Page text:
(NaturalNews) Mounting research shows that huge numbers of people are deficient in vitamin D - and that a deficiency of that vitamin could be linked to all sorts of health problems, many of them serious. But could taking vitamin D supplements benefit people who appear to be healthy? The answer is a resounding "yes."
Research from Boston University School of Medicine (BUSM) concludes that increasing the level of vitamin D in the blood could have a myriad of important health benefits. The study, just published online in PLOS ONE, reveals that upping vitamin D status in healthy adults significantly impacts genes involved with a number of biologic pathways associated with cancer, cardiovascular disease (CVD), infectious diseases and autoimmune diseases.
Although it's true that earlier studies have shown that vitamin D deficiency is associated with an increased risk for the these diseases, the new study is the first to provide direct evidence that improvement in vitamin D status plays a large role in improving immunity and lowering the risk for many serious and potentially deadly diseases.
Vitamin D can be taken orally and is also synthesized by the body with sun exposure. A person's level of vitamin D in the body is measured by a blood test that shows the level of 25-hydroxyvitamin D in the blood. Vitamin D deficiency, usually defined as a status of less than 20 nanograms per milliliter (ng/mL) of 25-hydroxyvitamin D, has long been recognized as causing number of health problems such as rickets and other musculoskeletal diseases. But in recent years, as Natural News has previously reported, scientists have found a link between vitamin D deficiency and other major illnesses including MS, breast cancer and rheumatoid arthritis.
For the new BUSM study, the researchers conducted a randomized, double-blind trial involving eight healthy men and women with an average age of 27. All the research subjects were vitamin D deficient or insufficient at the start of the trial. Three study participants took 400 International Units (IU) of vitamin D per day and five received 2,000 IU each day for two months. Samples of white blood cells, part of the body's immune system, were collected at the beginning of the study period and also at the end. In addition, a broad gene expression analysis was conducted on these samples. In all, over 22,500 genes were studied to see if their activity increased or decreased as a result of taking vitamin D.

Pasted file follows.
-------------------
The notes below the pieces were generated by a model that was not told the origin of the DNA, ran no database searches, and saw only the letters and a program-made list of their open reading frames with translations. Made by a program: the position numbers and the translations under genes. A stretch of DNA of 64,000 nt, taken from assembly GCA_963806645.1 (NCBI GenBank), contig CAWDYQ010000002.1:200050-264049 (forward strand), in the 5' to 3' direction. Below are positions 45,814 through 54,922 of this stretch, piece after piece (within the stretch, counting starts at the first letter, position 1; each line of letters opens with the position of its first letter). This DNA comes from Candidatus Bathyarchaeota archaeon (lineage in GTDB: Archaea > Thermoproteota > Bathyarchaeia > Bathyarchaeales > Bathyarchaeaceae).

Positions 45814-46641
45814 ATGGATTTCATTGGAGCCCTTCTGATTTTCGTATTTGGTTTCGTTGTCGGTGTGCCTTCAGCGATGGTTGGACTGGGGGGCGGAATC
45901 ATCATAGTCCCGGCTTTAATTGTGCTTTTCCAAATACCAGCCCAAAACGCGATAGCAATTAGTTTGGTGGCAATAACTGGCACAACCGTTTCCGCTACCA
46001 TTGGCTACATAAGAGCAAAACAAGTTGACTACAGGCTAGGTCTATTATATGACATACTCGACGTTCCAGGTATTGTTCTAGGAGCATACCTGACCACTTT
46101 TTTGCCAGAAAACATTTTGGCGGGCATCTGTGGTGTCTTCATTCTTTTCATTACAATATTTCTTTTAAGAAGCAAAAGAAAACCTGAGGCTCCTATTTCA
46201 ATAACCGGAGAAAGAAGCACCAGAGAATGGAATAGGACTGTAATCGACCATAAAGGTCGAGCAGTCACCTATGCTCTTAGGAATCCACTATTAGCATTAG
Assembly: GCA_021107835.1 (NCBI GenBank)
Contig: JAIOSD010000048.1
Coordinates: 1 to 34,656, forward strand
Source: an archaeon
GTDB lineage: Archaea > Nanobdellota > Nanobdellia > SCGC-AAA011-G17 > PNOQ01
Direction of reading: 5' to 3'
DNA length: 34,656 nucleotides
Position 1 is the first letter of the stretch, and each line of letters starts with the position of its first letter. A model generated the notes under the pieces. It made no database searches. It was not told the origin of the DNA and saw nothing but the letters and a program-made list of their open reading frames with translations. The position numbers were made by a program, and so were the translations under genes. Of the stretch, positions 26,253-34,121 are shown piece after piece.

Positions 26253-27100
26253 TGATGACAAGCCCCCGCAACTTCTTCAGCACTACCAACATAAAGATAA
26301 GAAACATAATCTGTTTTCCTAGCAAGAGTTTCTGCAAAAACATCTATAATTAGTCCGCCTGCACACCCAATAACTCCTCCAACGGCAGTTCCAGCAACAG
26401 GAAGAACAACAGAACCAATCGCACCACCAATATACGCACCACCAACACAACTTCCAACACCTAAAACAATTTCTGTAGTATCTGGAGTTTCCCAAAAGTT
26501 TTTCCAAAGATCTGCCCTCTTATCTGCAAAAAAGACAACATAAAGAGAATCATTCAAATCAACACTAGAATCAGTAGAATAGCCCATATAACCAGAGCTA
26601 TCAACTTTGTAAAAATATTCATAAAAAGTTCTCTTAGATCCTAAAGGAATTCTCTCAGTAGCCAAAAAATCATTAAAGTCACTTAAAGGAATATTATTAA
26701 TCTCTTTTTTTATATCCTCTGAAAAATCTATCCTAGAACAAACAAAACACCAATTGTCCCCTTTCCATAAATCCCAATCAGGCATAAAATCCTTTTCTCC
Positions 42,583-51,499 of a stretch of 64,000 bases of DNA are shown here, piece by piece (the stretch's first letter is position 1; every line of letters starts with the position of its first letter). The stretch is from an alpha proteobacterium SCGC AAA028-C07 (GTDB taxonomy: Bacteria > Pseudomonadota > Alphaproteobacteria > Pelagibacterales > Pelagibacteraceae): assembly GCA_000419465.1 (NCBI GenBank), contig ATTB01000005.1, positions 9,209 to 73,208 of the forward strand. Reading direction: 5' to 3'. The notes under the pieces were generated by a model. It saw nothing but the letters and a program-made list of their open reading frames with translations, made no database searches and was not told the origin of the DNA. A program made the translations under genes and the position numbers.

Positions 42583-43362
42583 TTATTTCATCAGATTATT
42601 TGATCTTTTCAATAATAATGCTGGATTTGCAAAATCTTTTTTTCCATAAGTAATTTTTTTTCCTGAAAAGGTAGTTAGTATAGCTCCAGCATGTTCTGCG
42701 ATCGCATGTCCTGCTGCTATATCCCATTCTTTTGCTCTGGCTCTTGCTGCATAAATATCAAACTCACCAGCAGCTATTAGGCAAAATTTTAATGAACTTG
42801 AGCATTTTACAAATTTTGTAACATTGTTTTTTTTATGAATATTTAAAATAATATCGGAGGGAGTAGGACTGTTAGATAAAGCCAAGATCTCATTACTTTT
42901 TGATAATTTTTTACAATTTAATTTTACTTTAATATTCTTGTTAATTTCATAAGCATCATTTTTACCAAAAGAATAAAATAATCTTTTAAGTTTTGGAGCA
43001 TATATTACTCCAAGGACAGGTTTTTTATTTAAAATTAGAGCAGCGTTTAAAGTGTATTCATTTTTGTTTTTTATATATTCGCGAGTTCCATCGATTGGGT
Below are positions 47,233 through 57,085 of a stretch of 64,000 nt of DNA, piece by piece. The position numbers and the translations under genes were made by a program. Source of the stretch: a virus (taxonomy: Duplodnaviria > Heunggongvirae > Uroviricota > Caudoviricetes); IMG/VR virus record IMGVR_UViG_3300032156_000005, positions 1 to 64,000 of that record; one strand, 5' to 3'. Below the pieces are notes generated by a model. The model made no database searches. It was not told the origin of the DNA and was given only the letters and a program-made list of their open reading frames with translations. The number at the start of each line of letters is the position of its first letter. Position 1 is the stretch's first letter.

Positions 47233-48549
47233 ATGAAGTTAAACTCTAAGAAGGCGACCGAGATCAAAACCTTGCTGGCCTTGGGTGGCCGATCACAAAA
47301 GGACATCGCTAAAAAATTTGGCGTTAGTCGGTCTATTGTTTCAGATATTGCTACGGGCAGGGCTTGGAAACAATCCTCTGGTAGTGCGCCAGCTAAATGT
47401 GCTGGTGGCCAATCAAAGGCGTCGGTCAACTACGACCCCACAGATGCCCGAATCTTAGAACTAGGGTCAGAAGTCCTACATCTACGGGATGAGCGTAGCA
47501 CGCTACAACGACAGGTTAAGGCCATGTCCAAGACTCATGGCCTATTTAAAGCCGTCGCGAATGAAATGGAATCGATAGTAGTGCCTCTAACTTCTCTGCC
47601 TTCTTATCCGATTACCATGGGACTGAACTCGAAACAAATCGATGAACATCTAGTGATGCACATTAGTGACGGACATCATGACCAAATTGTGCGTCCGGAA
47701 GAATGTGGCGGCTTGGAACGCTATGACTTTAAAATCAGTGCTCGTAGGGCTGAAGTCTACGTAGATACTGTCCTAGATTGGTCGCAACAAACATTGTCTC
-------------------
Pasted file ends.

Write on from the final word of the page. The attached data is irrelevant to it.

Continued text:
The results of the study showed that the research subjects who took 2000 IU achieved a vitamin D status of 34 ng/mL, which is considered sufficient, while the group that received 400 IU achieved an insufficient status of 25 ng/mL. The investigation of gene expression analysis found having enough vitamin D in the body sparked statistically significant alterations in the activity of 291 genes that are related to 160 biologic pathways -- and these alterations could be key in preventing cancer, autoimmune diseases, infectious diseases and cardiovascular disease (CVD).
"This study reveals the molecular fingerprints that help explain the non-skeletal health benefits of vitamin D," Michael F. Holick, PhD, MD, professor of medicine, physiology and biophysics at BUSM and the study's corresponding author, said in a media statement. "While a larger study is necessary to confirm our observations, the data demonstrates that improving vitamin D status can have a dramatic effect on gene expression in our immune cells and may help explain the role of vitamin D in reducing the risk for CVD, cancer and other diseases."
About the author: Sherry Baker is a widely published writer whose work has appeared in Newsweek, Health, the Atlanta Journal and Constitution, Yoga Journal, Optometry, Atlanta, Arthritis Today, Natural Healing Newsletter, OMNI, UCLA''''s "Healthy Years" newsletter, Mount Sinai School of Medicine''''s "Focus on Health Aging" newsletter, the Cleveland Clinic''''s "Men''''s Health Advisor" newsletter and many others.
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